We meet at a big park and I thank my lucky stars that the girl is a miracle worker.  She really is!  Remember I had said that Jack had been crying since 12:01 a.m.?  Somehow, someway, the photographer got Jack to choke back his tears, put down the 40 sticks he had picked up while he was supposed to be posing, and put on a working smile.  One child down.

The better the photographer deals with my kids, the worse I feel about my own parenting.  Seriously, J.R. responds to her beautifully.  He, a child who will screech “NOOOOOOOOO!!!!!!!!!!!” when offered a hot fudge sundae, follows her around like she’s the pied piper.  I might hate this girl!

J.R. did fine for J.R. The issues we had with him that day are ones he will probably have his whole life.  For example, if the photographer would ask him to peer around a tree and smile for her, he instead would jump out from behind that tree, scream boo, and pounce on her, Spiderman style.  Not picture material.  And not funny…until now.  The act of posing for family photos is a pretty unnatural one if you really think about it.  There’s no reason why grown (or little) people should want to model semi-matching outfits and sit with their hand folded in their laps.  But we do.  Maybe J.R. is on to something when he rebels against these situations.  Raising J.R. I’ve come to understand just how annoying it really is to wait in line, endure loud noises, and generally behave in public.  Why should smiling on cue be any different?

In a last ditch effort to appear as if we were just frolicking in the park and a camera-wielding passerby happened to catch us having the time of our lives, we decide to “Sandwich”.  At home the kids squeal at the mentioning of “Sandwich,” a game that has us stacking on top of one another for no particular reason. J.R. is always the first to choose his position.  “Top bread!” he announces.  Smart kid.  Well today’s “sandwich” consisted of my husband (extremely reluctantly) stretching across a lumpy, 100 year old tree root to form the bottom bread, while my kids get a running start and aggressively pile on to complete the recipe adding: black dirt, sticks and leaves, and extremely unruly hair, all held together by the pound of snot produced that hour.  The pièce de résistance?   I’m pretty sure my shirt flew straight up (revealing my white belly) while jockeying for the role of cheese.  Not a pretty picture, pardon the pun.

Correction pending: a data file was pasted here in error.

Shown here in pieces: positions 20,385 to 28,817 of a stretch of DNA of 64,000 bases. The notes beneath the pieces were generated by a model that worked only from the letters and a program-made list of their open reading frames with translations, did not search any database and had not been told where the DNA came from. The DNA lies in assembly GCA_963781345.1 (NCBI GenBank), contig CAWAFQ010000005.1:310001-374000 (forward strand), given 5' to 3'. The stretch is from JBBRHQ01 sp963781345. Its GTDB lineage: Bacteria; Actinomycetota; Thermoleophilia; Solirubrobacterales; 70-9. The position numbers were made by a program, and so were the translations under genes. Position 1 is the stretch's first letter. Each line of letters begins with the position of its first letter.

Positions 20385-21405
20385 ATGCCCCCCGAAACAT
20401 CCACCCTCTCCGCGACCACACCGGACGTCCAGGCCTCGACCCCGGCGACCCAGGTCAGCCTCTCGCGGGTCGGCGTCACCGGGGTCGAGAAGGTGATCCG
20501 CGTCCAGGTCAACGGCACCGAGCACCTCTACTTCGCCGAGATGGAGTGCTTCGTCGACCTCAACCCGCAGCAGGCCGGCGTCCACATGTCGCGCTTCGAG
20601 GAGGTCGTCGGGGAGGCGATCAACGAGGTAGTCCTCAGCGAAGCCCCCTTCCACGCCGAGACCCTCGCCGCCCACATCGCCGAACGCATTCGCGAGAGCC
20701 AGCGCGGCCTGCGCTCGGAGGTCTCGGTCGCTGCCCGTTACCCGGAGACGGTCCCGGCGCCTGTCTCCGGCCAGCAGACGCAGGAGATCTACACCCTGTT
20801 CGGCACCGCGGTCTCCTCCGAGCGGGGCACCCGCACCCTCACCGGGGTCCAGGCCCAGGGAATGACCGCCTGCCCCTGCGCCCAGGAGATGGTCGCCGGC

Close to the end of the session, the photographer / hateful child whisperer turned to me and said “Kristi, we do these things now because in a few years your little boys will be all grown up and reallllllly not want to cooperate.  Get it?”  And I did.  There was something so generic about that statement it made me feel, well, normal.  All my psychotic shopping, aversion to knits, and mumbling of curse words under my breath put me in that standard category of “any given mom desiring the perfect portrait.”

I now know that I am not the only mom who’s crying on the inside (and grabbing her kid by the belt loop) while flashing her pearly, Crest whitened whites.   Hopefully that’s all she’s flashing.

If the format of my holiday card this year is a collage, you’ll know the family pose didn’t pan out.  But it’s okay, really!  Mostly I hope the card makes you smile and appreciate the effort it took to shoot it.  But then again, the story behind my photos is much like yours.  Right?  Reassure me of this if you catch me in line at Kohl’s making a few returns.